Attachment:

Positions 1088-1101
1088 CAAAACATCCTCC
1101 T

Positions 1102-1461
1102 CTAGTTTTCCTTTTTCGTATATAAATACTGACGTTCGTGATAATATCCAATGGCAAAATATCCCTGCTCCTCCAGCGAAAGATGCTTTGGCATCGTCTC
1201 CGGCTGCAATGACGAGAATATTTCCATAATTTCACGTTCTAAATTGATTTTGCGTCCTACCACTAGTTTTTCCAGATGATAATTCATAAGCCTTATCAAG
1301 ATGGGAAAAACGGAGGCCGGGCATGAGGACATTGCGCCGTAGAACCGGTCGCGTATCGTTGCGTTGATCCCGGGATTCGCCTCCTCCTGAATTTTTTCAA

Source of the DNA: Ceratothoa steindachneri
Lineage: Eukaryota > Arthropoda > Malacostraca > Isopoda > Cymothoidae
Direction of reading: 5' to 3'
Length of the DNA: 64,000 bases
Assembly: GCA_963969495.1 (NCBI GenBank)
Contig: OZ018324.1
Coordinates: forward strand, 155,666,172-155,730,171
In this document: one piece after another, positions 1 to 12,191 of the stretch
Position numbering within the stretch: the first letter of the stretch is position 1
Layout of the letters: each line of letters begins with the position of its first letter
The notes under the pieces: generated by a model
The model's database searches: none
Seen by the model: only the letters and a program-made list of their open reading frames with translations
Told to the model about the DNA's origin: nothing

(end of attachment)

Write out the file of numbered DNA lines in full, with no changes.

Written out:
Positions 1088-1101
1088 CAAAACATCCTCC
1101 T

Positions 1102-1461
1102 CTAGTTTTCCTTTTTCGTATATAAATACTGACGTTCGTGATAATATCCAATGGCAAAATATCCCTGCTCCTCCAGCGAAAGATGCTTTGGCATCGTCTC
1201 CGGCTGCAATGACGAGAATATTTCCATAATTTCACGTTCTAAATTGATTTTGCGTCCTACCACTAGTTTTTCCAGATGATAATTCATAAGCCTTATCAAG
1301 ATGGGAAAAACGGAGGCCGGGCATGAGGACATTGCGCCGTAGAACCGGTCGCGTATCGTTGCGTTGATCCCGGGATTCGCCTCCTCCTGAATTTTTTCAA

Source of the DNA: Ceratothoa steindachneri
Lineage: Eukaryota > Arthropoda > Malacostraca > Isopoda > Cymothoidae
Direction of reading: 5' to 3'
Length of the DNA: 64,000 bases
Assembly: GCA_963969495.1 (NCBI GenBank)
Contig: OZ018324.1
Coordinates: forward strand, 155,666,172-155,730,171
In this document: one piece after another, positions 1 to 12,191 of the stretch
Position numbering within the stretch: the first letter of the stretch is position 1
Layout of the letters: each line of letters begins with the position of its first letter
The notes under the pieces: generated by a model
The model's database searches: none
Seen by the model: only the letters and a program-made list of their open reading frames with translations
Told to the model about the DNA's origin: nothing